Buying Local vs. Buying Cheap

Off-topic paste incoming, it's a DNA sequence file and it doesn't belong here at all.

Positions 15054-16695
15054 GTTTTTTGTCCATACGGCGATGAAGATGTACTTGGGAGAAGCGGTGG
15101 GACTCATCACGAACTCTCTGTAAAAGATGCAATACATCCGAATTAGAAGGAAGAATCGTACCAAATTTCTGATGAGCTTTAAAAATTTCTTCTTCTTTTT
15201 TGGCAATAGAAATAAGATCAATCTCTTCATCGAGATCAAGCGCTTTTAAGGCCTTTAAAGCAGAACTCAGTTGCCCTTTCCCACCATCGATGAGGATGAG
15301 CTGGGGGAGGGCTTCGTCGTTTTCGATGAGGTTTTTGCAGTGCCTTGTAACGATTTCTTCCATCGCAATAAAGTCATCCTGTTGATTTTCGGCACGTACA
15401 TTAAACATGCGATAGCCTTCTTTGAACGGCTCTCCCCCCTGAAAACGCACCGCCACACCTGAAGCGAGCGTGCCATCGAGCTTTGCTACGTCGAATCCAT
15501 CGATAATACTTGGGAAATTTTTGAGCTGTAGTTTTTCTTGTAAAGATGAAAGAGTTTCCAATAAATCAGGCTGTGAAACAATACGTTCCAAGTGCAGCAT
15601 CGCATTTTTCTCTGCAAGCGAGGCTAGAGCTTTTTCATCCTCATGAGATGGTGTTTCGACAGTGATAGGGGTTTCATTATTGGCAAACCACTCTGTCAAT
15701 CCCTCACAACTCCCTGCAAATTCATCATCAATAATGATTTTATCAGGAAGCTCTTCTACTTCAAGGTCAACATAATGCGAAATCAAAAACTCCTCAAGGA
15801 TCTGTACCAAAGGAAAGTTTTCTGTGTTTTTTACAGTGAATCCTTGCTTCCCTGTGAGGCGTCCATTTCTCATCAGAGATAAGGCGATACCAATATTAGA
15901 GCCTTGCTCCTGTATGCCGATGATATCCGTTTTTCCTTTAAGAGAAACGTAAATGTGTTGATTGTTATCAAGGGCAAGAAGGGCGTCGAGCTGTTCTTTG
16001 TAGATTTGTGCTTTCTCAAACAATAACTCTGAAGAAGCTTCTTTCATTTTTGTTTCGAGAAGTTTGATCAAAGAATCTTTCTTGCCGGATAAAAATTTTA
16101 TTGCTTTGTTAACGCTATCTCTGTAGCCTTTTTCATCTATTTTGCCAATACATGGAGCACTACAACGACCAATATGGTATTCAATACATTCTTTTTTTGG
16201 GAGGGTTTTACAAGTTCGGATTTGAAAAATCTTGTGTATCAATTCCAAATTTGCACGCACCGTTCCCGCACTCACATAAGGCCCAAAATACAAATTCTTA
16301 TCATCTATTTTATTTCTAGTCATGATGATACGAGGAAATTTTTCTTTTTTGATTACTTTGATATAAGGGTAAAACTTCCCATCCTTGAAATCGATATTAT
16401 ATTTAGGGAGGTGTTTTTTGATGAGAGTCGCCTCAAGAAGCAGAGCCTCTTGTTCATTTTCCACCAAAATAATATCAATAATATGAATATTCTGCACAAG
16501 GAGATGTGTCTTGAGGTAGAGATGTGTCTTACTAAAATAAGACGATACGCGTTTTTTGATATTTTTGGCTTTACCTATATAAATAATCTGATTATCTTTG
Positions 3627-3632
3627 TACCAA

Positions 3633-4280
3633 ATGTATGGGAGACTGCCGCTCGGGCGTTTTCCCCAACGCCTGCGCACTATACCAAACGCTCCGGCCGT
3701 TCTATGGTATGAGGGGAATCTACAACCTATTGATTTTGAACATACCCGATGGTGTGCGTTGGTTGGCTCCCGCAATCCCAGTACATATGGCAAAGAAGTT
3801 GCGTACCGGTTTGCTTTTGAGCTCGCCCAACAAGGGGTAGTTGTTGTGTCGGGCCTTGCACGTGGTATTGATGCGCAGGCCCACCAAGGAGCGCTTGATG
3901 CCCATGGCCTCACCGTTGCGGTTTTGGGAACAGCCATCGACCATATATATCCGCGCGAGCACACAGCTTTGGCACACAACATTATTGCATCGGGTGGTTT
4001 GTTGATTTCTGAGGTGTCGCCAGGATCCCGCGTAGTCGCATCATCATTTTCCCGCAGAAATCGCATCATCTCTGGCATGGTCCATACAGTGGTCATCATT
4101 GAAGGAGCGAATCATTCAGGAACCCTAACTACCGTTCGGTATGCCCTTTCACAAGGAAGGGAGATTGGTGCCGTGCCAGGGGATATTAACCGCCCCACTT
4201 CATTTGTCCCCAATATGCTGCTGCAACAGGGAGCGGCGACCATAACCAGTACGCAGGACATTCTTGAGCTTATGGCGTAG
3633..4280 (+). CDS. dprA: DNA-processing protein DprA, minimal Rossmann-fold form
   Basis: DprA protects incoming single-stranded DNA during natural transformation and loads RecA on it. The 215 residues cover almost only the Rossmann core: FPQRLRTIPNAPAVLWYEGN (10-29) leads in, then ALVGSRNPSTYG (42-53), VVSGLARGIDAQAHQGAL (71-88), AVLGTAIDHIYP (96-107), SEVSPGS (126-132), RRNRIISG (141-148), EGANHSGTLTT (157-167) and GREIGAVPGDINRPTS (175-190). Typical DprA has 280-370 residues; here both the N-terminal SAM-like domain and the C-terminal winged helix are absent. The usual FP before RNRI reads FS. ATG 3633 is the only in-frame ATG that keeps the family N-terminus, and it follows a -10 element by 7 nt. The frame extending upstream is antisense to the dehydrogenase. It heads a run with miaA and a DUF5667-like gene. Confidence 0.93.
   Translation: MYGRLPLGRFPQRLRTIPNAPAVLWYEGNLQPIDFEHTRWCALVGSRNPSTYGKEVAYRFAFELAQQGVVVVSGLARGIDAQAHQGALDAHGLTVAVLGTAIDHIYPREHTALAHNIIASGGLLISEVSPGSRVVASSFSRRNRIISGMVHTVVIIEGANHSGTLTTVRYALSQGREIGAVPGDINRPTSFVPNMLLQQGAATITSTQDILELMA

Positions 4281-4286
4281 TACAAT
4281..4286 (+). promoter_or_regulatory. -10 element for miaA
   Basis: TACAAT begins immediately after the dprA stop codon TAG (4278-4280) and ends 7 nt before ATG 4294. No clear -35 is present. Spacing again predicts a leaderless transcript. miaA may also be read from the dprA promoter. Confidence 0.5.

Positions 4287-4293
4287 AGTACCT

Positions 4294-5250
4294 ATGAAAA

Assumptions are dangerous propositions. Few cultural phenomena worldwide have an absolute value of black or white, yes or no. Societal acts deemed as right or wrong may vary greatly among cultures based on mores and a whole host of other factors.When we consider the implications of buying locally produced goods versus buying cheaper ones from across state lines or seas, we need a decision palette with many shades of gray, even some color. At stake are the environment, jobs, identities, and economies. Within those circles hinge the wellbeing of towns, cities, states, countries. And at the very hearts of those are people.In trying to decide upon an action that we feel is right in the global economy, we must ask ourselves questions that cut to the core. What are the benefits of buying locally produced goods versus buying goods that are produced more cheaply elsewhere? What criteria might we use to decide when it's best to buy local versus cheap, when the product has little or no discernable quality difference? And what if a discernable difference in quality does exist?The Big Picture"There's usually not a trade-off between what's right for the world and what's right for your pocketbook," says John Ryan, author of Seven Wonders: Everyday Things for a Healthier Planet, and research director of the Northwest Environment Watch. "Buying used goods, borrowing things from a friend, or just consuming less in general, are all cheaper than buying new products from the global economy."It's useful to work within a framework of common definitions because it gives us a specific context from which to consider options. Paul Vitale, a courtesy professor in the Department of Planning, Public Policy, and Management at the University of Oregon, offers such a framework. There are a couple of ways to consider the prospect of thinking globally and acting locally, he says. "I want developed countries (DCs) to buy from less developed countries (LDCs) so that we can stimulate LDC local economies and help people move out of poverty. However, within the U.S., I'm concerned about corporate giants taking out local businesses -- such as Wal-Mart knocking out the local butcher, candlestick maker, etc."Vitale offers two visions that extend this line of thinking. As a retired foreign service officer and former Peace Corps volunteer and staffer, his perspective embodies an interesting mix. Each vision has an inherent undertone of how we view ourselves. Do we don the suit that identifies us as citizens of our local communities or the one that reflects images of us as citizens of the world?On the one hand is Vitale's contention that as a DC we must buy production from the LDCs if we're to play a role in strengthening their economies. In his other vision of promoting local economies within the States, he leans toward saying don't buy from Wal-Mart and run the risk of putting the little person out of business, or don't purchase the BMW imported from Germany. "We need in our 'economic' models more consideration of the real costs of buying that BMW. It's not only costing the U.S. economy $50,000-plus, but there's the loss of jobs in the U.S. I don't think these ideas are mutually exclusive. Economists need to do better in their analysis of the impact of buying outside of the U.S."Ready to pull out that palette of varying hues, shades, and colors? Good. We're going to need it. While our next guest shares some similar ground with Vitale, his perspective may require some of us to paint polka dots among the black and white values.John Tschirhart is a professor of Environmental Economics in the Department of Economics and Finance at the University of Wyoming. "If someone says it would be better for our economy to buy locally, don't buy it," he says. "What is it that we're trying to do with an economy -- make ourselves as happy as possible given our limited resources. If buying locally means we buy goods that use up more resources than would be used up somewhere overseas, we're not doing anyone any good."Tschirhart asserts that some interesting implications exist in the trade-off between a good standard of living and the environment. Pretend that a dictator shows up in your town tomorrow. As an omnipotent ruler, he single-handedly causes the prices of everything to double overnight. The results? For starters, our plush standard of living would drop off significantly. But what about the environment? Chances are fewer items would be sold, hence fewer natural resources would be used, so the environment might actually do better. But in many other ways, we'd all be worse off, perhaps to an extreme extent. If we didn't have electricity available at night, Tschirhart continues, we couldn't conduct Sierra Club meetings. But, if our standard of living dropped severely, we may stop giving a hoot about the environment. This, Tschirhart contends, is probably the case in many LDCs.Okay. So the guy has a point. And a pretty good one. What else is up his sleeve?"Generally, trade is a good thing. If it weren't, we wouldn't be finding evidence of the earliest humans, hundreds of thousands of years ago, engaging in trade," he says. "If you can brew beer better than me, and I can grow peanuts better than you, it behooves us not to brew our own beer and grow our own peanuts, but rather for you to brew and me to grow and then trade. Pushing 'local' too hard denies this comradeship advantage."To illustrate his point, Tschirhart proposes another extreme but poignant example. This time, suppose your local business- incubator program chose to support an entrepreneur who wants to grow bananas in, say, Chicago. If significant cash was bankrolled for the appropriate greenhouse and care, it would be feasible to grow them in such an unlikely place. And if the sponsoring organization lent sufficient funds, it could enable the entrepreneur to price those bananas as cheaply as ones from Central America.Putting on our world citizen suit, the world would not be a better place if we bought bananas from Chicago because the Windy City is not a good place to grow them. Why not? Because significantly more natural and man-made resources would have to be used to obtain a Chicago variety versus a Central American one. Tschirhart says that the same idea holds true for buying local products: if no real production advantage exists for the locals, it's logical to question if spending more on locally-produced items helps resource conservation."Having said all of this, one could argue, 'So what, let's only buy locally made goods even if they're far more expensive.' If the country did this uniformly, then overall many fewer goods would be produced. Given American consumption levels, many of us could cut back on consuming for sure, but who would bear the greatest burden? Not the haves, but the have-nots would suffer the most as they would have to cut back from meager existences to...?"These are interesting and thought-provoking points indeed. And there's nothing plain white or plain black about them. Whether we agree with Tschirhart's views or not, they serve to give us pause when we're tempted to paint the issues with a broad brush.An important purchasing consideration for those of us who consider ourselves environmentalists is whether goods from overseas are made in nations that have weak environmental regulations. If so, then our first inclination may be to buy the U.S. product because of better environmental protections that were in effect in the production of that product. But is it that black and white? I used to think so. Now I re-think it and, while I may still opt to choose that "made in the U.S.A." item, I've added another grayscale layer of consideration."There is a long-term consequence of not buying overseas [products] and having those economies not do as well," says Tschirhart. "And then the day when they are affluent enough to worry about the environment is postponed." Let's look at the Tschirhart theory behind this rationale.Take, for example, Wal-Mart versus Bob's Local Shop, he says. If products are cheaper at Wal-Mart, it's for many reasons. Maybe one of these is that Wal-Mart goods are mass-produced. If so, these products are subject to economies of scale in production. If they're shipped in large numbers, economies of scale in shipping also apply. "Economies of scale are good for us to take advantage of," says Tschirhart. "It means that goods are cheaper to buy, yes, but the reason they're cheaper to buy is because they're cheaper to produce and deliver. This is good for society, because cheaper to produce means that fewer resources were used in their production -- resources such as our labor, equipment, and what we environmentalists worry about the most, natural resources...air, water, coal, oil, minerals, etc."Another key reason why overseas goods may be cheaper at Wal-Mart is that they're made in countries where there's a comparative advantage in the goods. Tschirhart acknowledges that one reason for an advantage is the cheap labor in many LDCs. While he in no way advocates sweatshops, Professor Tschirhart believes that some of those overseas workers may prefer to have some type of job to no job. "That these countries are producing and trading at all may mean that someday they will eventually raise their living standards and then, and probably only then, will they be in a position to worry about their environments."What other considerations should we keep in mind when deciding between a local product and a foreign good when there's no discernable quality difference to the consumer between the two? If we have a choice between California rice and Vietnamese rice, for example, which should we pick? Even for Tschirhart, the "right" answer is a little fuzzy in the scenario he offers. On the one hand, he explains, you have California rice that's cheap because of deep subsidies, primarily in water, to California farmers. When the customer looks at the California price, it appears cheap. What's not as obvious is that the actual cost of the California rice to the physical environment is significant and not included in marketplace considerations because of the subsidies. In actuality, the Vietnam rice may be less environmentally costly because that country offers much better naturally occurring growing conditions, and its environment may not need to be altered to the extent that it does in California.Bottom LineIt should come as no surprise to any of us that no hard and fast rule exists when it comes to buying local versus buying cheap. Our decisions will vary based on our biases, how we filter the information we learn about the pros and cons, and ultimately what individual rationale we choose to put ahead of other implications.Ron LaCoss, an environmental science teacher at Landon School in Bethesda, Maryland, is a strong supporter of buying locally if it's not too far away from where you live. "Buying local goods cuts down on the shipping distance. Most goods in the U.S. are hauled by truck. Trucks going long distances use more fuel so they pollute more, cause more traffic, and do more damage to roads. I read that the average good travels some 1,200 miles from source to buyer!" He's all for locally grown produce, which he finds to be fresher, often better tasting, and requiring less use of preservatives, additives, etc. In buying locally, LaCoss says, "You are supporting local workers, farmers, artisans, etc., who need job security and who abide by our environmental laws."Valid points? Absolutely. He also leaves us with a pearl. "No matter what you buy, it's hard to know where it was made. Maybe the best question to ask is 'Do I really need to buy this at all?' Put wants and needs into perspective before buying anything, and you can avoid the question of local versus global all together." LaCoss acknowledges that this is not always possible, but it's worth a try.Ryan shares a similar philosophy. "You don't need an eco-label to know that the best kind of gasoline, or beef, or electricity to buy...is less of it."The issue of local versus cheap has to be addressed on a case-by-case basis. How we define local, again, depends on the citizen-suit we choose, the product under consideration, and how open we're willing to be in defining the term.Central American bananas may represent an appropriate "local" source of bananas for Chicago because they may be the closest area of the globe that is conducive to growing this fruit efficiently. They may also represent the best "local" option given all the elements of the process, including delivery, that must be taken into account in getting that banana to our grocery store.In other instances, the physically local option is going to come ahead as the better choice. Organic grapes from California may far outweigh those from Chile in environmental impact alone, given that U.S. environmental regulations are more protective of the environment. Yet, income to Chile's grape growers will help put them in the position to exercise more concern about the environment."The secretly powerful player here is you and me," says Ryan. "Consumer demand fuels the global economy. And consumers' tremendous powers can be used to reshape it." That's why our choices need to be well informed. That's why we need to have our palette of color values handy and discard the assumption that we can decide as if it were a black or white matter. It's why we need to be open-minded when considering every purchasing choice.Globalization, in some people's views, is a bad thing. From where I sit, it's just a matter of perspective.